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Pine Island taxes going down despite increase in levy

Despite an increase in the levy, Pine Island residents will pay lower city taxes in 2020.

David N.S. Todd Mug
David N.S. Todd
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PINE ISLAND — Despite an increase in the levy, Pine Island residents will pay lower city taxes in 2020.

City Administrator David Todd told the council that despite a 6.62 percent property tax levy increase for 2020, property taxes in the city will go down due to more than $300,000 in increased tax base.

That should provide some relief, Todd said, as other taxing entities could raise levies across the county.

The city's budget, which preliminary was set at $5,643,563. The levy itself rose from $2,469,622 in 2019 to $2,633,095, an increase of $163,473. 

Much of that, Todd said, came from $54,550 for a new fire truck, $75,000 to pave the park-and-ride lot near Dollar General, a merit increase of 2.5 percent for city staff, and a 3 percent increase in contracted police services with the Goodhue County Sheriff's Office.


Todd, who is leaving his job at the city to pursue other opportunities, said his replacement, Elizabeth Howard, will have an opportunity to make some cuts to the budget and levy before they must be finalized in December. 

"There is wiggle room in the budget, there is wiggle room in the levy without sacrificing things we need to get done," Todd said. 

Whether cuts are made or not, according to documents in Tuesday's agenda a home valued at $100,000 would see its taxes reduced $34.17. A business with a commercial valuation of $350,000 would see its city tax bill drop $213.58.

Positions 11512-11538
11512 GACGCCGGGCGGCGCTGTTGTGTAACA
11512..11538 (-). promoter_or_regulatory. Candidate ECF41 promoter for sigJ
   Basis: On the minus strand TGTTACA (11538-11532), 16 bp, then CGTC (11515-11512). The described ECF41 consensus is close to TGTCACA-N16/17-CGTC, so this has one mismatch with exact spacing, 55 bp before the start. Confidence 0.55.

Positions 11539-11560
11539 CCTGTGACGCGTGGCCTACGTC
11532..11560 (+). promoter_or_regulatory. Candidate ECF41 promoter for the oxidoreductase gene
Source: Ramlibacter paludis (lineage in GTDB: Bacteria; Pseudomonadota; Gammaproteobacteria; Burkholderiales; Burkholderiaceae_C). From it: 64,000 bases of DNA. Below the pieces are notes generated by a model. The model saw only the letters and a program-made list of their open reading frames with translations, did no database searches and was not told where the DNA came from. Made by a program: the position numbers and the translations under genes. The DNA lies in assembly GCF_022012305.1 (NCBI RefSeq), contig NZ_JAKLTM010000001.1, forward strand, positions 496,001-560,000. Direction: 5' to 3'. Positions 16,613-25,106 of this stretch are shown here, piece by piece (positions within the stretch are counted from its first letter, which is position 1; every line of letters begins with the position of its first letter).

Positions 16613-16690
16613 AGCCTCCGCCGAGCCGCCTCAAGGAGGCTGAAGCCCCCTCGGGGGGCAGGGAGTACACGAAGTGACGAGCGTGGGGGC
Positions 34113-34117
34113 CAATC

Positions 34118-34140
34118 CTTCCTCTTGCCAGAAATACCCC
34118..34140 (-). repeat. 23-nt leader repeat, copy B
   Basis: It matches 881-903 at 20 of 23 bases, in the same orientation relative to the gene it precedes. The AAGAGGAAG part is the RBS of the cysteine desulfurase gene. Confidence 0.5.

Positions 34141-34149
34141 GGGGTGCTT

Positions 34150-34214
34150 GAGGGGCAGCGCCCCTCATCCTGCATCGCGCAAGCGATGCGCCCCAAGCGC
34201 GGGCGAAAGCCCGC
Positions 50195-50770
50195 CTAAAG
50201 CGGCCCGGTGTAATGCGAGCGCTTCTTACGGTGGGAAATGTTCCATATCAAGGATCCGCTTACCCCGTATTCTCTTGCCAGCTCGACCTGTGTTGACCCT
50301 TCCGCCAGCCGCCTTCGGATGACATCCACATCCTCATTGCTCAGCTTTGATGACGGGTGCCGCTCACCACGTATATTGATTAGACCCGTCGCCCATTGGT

In other business, the city passed a new ordinance for permitting public dances. 

Mayor Rod Steele said the previous permit ordinance looked as if it were written in a different time. 

In one way, that's true. The state of Minnesota no longer requires licenses or police protection for public dances as it once did. 

However, Steele said, the city does need to ensure there is insurance for a venue or organization that is putting on a public dance. That, he said, requires some time from city staff and would necessitate a licensing for a public dance. 

The city passed a new ordinance that will require permitting for all outdoor dances and dances at indoor public venues and indoor private venues. The new ordinance would charge any organization $50 a year to get a dance permit.


The ordinance also extends the hours for a dance from 1 a.m. to 2 a.m.

Finally, the city will send a letter to Signature Aquatics, the company that led construction efforts on the new Pine Island Pool, warning the contractor of possible breach of contract. 

City Attorney Bob Vose said the city has received a complaint from a subcontractor that it has not received a $13,440 payment for work done on the pool. Since all payments were to be made through Signature Aquatics, the city is letting the pool construction company know it could potentially face a lawsuit from the city. 

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